Clearly, it is extremely important that a supply chain outsourcing strategy identify risks. But HBR research concludes to have lack of any process to identify, prioritize, manage, and mitigate risks. In the HBR database of hundreds of companies, it was found that most firms ignore risks, sometimes with dire consequences. Their data show that when companies analyze global outsourcing decisions, they fall into three categories. Those who:
- add a risk assessment, 10%
- look at unit cost plus transportation only, 35%
- include inventory as part of the assessment, 55%
In other words, 90 percent of the firms do not conduct a risk assessment when outsourcing production. Yet, sourcing offshore carries myriad additional risks such as political instability, port disruptions, currency swings, demand swings, and more. Unforeseen events occur more frequently in very long global supply chains.
And it's not just the global environment that creates supply risk. There's plenty of it in almost every major initiative. For example, a supply chain professional from a toy retailer told of trying to implement a new fulfillment system that went far over schedule and budget. The Christmas spike exploded before the fulfillment system was complete, resulting in an inability to process orders. People throughout the company worked 50 days straight, including Sundays, to try to stay ahead, yet the firm was forced to send thousands of letters saying, "Sorry your toy order will not arrive before Christmas."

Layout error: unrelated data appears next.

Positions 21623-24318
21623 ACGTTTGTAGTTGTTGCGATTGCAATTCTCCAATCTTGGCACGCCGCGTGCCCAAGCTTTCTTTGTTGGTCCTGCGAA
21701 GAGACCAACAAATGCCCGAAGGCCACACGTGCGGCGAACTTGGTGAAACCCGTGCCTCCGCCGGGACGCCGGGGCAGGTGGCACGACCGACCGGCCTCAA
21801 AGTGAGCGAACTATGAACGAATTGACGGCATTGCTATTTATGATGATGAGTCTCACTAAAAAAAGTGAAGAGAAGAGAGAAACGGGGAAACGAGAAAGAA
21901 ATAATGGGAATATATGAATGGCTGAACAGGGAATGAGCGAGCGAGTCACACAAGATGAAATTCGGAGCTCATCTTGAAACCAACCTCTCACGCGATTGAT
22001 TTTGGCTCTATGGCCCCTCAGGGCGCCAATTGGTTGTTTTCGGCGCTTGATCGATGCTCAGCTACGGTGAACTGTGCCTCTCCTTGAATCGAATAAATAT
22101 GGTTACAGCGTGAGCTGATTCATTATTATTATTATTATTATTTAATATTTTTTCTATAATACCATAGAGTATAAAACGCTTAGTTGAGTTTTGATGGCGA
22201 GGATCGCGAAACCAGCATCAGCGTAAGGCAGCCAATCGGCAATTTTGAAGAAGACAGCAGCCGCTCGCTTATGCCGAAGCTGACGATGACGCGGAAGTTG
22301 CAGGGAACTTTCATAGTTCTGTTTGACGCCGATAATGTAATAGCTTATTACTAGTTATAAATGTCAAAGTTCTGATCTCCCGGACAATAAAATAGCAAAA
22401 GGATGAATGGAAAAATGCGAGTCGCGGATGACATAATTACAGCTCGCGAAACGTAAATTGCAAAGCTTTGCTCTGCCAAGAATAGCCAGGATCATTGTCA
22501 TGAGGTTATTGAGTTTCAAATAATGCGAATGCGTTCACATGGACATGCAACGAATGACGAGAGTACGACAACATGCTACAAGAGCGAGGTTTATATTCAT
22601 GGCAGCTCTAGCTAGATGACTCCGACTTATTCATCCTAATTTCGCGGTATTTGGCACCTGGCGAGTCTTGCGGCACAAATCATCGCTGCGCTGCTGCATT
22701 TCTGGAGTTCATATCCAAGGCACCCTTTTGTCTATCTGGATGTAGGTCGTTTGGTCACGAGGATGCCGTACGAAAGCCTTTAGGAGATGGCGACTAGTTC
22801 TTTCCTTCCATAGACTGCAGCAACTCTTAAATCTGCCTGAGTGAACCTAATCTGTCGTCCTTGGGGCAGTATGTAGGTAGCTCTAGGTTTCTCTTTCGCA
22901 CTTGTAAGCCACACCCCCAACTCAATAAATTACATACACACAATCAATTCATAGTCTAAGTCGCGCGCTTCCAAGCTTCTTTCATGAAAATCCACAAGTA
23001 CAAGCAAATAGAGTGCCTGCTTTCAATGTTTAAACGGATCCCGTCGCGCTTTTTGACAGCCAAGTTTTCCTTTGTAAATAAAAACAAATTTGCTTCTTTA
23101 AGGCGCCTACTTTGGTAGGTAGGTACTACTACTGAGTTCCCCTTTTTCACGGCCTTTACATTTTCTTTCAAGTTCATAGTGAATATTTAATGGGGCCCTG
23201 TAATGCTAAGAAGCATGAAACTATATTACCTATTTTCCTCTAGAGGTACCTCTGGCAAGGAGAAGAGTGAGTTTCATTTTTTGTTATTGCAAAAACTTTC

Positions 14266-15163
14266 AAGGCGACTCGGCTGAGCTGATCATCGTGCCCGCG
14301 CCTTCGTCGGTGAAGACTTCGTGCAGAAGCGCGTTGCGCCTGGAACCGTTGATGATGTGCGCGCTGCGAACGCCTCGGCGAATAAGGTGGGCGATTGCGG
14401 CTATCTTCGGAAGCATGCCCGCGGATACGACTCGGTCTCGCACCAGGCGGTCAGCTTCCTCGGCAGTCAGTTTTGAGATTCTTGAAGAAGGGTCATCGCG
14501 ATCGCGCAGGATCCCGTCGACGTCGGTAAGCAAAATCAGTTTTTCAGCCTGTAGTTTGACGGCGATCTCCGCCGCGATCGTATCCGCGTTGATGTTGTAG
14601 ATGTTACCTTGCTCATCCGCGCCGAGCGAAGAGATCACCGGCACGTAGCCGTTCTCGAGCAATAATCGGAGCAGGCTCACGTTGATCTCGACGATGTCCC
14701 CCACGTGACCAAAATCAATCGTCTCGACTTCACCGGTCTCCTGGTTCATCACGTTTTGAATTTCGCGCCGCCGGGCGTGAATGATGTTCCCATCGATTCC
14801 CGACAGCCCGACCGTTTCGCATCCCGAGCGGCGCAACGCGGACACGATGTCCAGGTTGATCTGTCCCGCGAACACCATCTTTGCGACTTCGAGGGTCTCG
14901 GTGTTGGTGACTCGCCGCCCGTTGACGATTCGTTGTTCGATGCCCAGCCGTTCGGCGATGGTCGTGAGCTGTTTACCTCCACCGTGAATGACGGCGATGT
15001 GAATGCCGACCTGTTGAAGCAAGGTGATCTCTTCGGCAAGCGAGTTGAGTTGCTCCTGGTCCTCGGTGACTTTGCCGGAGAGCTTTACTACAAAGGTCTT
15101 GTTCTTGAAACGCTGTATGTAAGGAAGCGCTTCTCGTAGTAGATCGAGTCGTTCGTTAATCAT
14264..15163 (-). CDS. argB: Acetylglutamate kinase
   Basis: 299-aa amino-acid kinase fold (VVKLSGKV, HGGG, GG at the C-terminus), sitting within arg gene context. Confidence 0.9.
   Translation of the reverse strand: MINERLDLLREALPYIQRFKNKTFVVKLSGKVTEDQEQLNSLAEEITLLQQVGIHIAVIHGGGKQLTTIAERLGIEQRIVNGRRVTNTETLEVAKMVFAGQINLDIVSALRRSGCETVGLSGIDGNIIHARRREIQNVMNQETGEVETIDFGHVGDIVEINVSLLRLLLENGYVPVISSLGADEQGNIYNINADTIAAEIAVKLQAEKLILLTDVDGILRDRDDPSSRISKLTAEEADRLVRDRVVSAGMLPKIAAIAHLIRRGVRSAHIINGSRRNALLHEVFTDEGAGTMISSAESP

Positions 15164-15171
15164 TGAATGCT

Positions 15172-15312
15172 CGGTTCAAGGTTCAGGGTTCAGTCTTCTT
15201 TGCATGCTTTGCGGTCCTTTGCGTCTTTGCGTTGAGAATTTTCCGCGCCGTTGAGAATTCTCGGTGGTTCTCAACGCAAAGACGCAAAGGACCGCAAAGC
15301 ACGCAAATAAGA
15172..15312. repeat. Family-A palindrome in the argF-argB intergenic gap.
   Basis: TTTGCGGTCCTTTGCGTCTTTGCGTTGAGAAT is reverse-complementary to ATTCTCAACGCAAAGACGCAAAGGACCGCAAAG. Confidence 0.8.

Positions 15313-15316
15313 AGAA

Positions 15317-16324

Do you think most companies have made real changes to their practices to reduce risk as a result of recent major disruptions?